- Remove the steak from the bag. Pat dry with paper towels, then season generously with salt.
- Once the cast iron pan has been preheating for about 10 minutes, add a thin layer of avocado oil.
- Sear the sous vide steak again for approximately 45 seconds each on the top and bottom. This will redevelop the crust you created previously.
- Sear each of the edges of the steak for 15 to 30 seconds.
Let’s go over each of the steps in order to explain exactly why we do things in the order we do! Our process is the result of various tests and experiments, so some of the choices that seem unusual are actually due to our own experiment results.
Step 1: heat your cast iron pan. When you want to sous vide a steak, you need to sear the outside quickly and at very high temperatures to avoid accidentally cooking through the steak. We love cast iron for its ability to retain and transmit heat! Heating it on high for 10 minutes before searing your steak ensures that the pan is evenly blazing hot with no cool areas.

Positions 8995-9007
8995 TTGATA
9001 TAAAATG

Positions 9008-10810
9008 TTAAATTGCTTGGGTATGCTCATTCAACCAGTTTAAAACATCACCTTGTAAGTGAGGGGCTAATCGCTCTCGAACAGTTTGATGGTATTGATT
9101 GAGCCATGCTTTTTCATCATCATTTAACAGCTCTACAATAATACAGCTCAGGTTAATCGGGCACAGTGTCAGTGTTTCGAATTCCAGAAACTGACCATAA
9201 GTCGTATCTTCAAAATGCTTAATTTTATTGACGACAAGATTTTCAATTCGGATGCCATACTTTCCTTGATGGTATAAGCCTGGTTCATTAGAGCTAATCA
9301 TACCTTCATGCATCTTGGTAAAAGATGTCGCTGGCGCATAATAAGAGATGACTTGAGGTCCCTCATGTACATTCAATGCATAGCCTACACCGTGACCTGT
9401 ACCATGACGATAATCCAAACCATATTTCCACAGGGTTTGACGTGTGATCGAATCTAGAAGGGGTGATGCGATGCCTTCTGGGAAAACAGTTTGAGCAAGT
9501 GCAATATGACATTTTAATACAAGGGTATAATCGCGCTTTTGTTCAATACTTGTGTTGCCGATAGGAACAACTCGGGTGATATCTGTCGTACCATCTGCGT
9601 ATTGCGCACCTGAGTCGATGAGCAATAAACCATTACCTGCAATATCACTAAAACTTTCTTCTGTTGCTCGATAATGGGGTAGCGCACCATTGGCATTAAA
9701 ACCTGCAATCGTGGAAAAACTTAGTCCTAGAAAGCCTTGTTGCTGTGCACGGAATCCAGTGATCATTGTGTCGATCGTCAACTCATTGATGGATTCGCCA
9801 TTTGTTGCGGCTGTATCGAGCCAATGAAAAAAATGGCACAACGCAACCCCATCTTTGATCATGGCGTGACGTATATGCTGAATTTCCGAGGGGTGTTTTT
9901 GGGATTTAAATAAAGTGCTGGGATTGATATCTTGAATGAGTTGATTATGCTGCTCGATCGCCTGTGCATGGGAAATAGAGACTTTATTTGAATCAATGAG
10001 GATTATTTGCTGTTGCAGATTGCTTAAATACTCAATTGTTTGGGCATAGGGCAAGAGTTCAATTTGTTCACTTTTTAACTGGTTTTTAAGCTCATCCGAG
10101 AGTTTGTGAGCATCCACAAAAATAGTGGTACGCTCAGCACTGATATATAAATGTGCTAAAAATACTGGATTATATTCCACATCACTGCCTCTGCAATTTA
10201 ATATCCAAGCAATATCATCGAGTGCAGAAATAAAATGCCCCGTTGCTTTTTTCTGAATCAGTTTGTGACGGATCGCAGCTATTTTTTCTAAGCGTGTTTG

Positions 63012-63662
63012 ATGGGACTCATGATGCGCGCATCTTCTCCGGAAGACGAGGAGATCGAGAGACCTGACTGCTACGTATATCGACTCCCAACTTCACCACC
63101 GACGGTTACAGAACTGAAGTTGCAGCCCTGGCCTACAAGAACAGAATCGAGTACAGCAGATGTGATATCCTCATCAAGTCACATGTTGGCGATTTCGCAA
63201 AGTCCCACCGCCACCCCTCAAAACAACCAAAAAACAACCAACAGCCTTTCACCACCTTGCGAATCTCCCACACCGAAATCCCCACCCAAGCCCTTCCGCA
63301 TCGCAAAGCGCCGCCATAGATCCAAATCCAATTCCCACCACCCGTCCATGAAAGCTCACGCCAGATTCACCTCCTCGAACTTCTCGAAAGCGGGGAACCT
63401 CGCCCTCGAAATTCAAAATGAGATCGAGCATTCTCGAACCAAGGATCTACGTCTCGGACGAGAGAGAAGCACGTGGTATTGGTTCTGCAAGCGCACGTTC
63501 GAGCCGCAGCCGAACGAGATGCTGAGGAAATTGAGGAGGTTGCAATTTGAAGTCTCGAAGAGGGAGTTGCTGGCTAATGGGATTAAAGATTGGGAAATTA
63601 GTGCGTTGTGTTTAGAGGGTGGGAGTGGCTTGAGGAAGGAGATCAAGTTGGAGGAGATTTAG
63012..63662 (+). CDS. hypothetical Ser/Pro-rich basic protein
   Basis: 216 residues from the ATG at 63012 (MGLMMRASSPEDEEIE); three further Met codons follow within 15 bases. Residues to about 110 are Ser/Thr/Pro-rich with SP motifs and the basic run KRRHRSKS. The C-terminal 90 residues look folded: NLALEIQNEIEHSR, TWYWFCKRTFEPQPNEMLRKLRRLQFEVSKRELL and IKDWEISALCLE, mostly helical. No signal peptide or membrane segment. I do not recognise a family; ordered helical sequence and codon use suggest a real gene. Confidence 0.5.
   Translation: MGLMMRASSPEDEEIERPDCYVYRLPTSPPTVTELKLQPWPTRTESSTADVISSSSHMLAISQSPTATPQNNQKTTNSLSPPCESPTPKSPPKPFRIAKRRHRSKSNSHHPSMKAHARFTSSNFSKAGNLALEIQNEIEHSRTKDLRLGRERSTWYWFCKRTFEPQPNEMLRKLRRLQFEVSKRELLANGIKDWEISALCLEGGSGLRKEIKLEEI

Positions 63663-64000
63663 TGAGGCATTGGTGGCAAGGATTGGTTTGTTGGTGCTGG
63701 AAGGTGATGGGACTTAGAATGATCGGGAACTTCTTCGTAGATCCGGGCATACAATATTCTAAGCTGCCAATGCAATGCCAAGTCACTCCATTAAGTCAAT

We then add a thin layer of avocado oil a few seconds before putting in the steak. Oiling the pan instead of the steak ensures that the oil is already hot by the time the steak goes in, saving those few extra seconds. We choose avocado oil for its neutral flavor and very high smoke point.
Step 2: sear each side of your steak. Now that your pan is blazing hot and has a thin layer of oil, it’s time to add the steak. Since everything is so hot, this initial sear won’t take long; we give it 45 seconds on each side (with a timer to make sure we don’t accidentally overcook it!). As I mentioned before, it’s important not to actually cook your steak, and just to sear it, so a short time on hot heat is important.